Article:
Canada Kicks Ass
The search for ET gets more help.


Ripcat @ Tue Apr 11, 2006 5:08 pm

Harvard telescope to look for aliens

BOSTON, Massachusetts (Reuters) -- A Massachusetts observatory unveiled a powerful new telescope on Tuesday designed to capture possible light signals transmitted to Earth by extraterrestrials.

The telescope is the first to be developed solely to search the skies for light pulses from aliens and will be able to cover 100,000 times the amount of sky covered by current equipment, its developers said.

"The opening of this telescope represents one of those rare moments in a field of scientific endeavor when a great leap forward is enabled," said Bruce Betts, project director at The Planetary Society, a group in Pasadena, California, that advocates space exploration and funded the telescope's development.

"Sending laser signals across the cosmos would be a very logical way for E.T. to reach out, but until now, we have been ill-equipped to receive any such signal," he said.

Researchers say alien civilizations may be as likely to use light signals to communicate as radio transmissions. Visible light can form tight beams and could potentially convey information more efficiently, Betts said.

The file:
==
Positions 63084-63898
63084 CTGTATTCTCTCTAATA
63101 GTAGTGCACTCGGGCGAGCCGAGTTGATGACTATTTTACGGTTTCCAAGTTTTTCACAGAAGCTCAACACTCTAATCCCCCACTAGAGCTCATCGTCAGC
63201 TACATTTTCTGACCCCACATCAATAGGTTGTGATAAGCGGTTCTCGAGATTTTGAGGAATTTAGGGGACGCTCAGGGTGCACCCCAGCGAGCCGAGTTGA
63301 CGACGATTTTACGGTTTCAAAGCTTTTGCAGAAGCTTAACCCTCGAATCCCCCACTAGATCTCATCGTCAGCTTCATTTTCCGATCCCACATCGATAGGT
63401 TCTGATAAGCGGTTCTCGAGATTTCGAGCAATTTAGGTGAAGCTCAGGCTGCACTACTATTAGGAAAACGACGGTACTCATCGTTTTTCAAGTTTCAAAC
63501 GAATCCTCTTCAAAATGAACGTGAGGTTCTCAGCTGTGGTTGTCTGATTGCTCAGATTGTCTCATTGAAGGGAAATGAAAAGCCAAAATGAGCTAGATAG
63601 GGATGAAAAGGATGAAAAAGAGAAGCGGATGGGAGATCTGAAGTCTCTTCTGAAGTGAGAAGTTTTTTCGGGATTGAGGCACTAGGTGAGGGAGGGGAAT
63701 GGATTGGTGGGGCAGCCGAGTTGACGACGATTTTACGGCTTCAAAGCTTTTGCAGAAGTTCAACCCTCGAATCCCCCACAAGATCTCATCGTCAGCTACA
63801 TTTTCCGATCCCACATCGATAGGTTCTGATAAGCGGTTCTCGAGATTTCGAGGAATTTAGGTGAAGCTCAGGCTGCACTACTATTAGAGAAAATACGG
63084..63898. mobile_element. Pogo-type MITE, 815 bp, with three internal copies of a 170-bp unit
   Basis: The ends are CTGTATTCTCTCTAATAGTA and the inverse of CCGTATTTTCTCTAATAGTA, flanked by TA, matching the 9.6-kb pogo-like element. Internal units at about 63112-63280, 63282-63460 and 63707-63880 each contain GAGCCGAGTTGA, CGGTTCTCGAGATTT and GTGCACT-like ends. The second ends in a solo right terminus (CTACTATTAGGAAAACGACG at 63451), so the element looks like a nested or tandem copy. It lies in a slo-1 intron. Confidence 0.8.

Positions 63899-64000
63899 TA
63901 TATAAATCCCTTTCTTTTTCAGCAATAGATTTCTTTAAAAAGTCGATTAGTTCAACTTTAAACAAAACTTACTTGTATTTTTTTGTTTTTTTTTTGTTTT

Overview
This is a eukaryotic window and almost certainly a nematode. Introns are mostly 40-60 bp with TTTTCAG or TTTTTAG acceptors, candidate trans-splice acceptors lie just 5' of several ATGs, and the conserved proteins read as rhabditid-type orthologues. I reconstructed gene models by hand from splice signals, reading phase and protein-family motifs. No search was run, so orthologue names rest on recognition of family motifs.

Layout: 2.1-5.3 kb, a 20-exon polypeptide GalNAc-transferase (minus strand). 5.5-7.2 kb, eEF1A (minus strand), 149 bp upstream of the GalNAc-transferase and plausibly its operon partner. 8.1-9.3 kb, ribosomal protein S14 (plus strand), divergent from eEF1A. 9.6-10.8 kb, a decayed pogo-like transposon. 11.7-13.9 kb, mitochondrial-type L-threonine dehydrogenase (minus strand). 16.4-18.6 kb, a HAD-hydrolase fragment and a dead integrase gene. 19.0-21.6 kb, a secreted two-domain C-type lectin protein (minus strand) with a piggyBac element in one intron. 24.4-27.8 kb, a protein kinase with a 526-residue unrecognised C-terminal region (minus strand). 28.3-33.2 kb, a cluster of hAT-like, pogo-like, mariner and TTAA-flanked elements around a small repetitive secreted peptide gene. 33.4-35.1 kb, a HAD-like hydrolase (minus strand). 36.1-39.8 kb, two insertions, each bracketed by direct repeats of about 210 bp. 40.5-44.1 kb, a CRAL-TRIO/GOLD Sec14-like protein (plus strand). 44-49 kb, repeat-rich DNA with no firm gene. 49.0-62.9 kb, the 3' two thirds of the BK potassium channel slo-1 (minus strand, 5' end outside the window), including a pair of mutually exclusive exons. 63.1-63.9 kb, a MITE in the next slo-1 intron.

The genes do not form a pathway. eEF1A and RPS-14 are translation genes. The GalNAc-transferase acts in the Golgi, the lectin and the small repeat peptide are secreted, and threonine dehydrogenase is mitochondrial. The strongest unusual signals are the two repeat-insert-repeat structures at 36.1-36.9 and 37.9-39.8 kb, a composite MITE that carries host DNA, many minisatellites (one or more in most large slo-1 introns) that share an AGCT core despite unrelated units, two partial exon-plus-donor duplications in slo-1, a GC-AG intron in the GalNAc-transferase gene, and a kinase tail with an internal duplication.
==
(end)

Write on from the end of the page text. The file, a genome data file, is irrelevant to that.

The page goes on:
The telescope was built at Harvard University's Smithsonian Center for Astrophysics' Oak Ridge Observatory, where the nonprofit Planetary Society has searched the depth of space for alien life using an 84-foot radio telescope.

The new telescope, located at the observatory at Harvard, Massachusetts, a town about 30 miles northwest of Boston, will vastly enhance the scope of the search for artificial light pulses, Betts said.

The telescope can process the equivalent of all books in print every second. As it scans the sky it uses a type of camera that can detect a billionth-of-a-second flash of light.

"We are going from looking at a few stars a night to an all-sky survey where over a year we will search the entire northern hemisphere," Betts said.

The telescope cost about $400,000 to build, much cheaper than a typical research-quality telescope.

Betts said that was partly because the telescope does not need to be as sensitive, and "they've done it on a shoestring budget by being clever."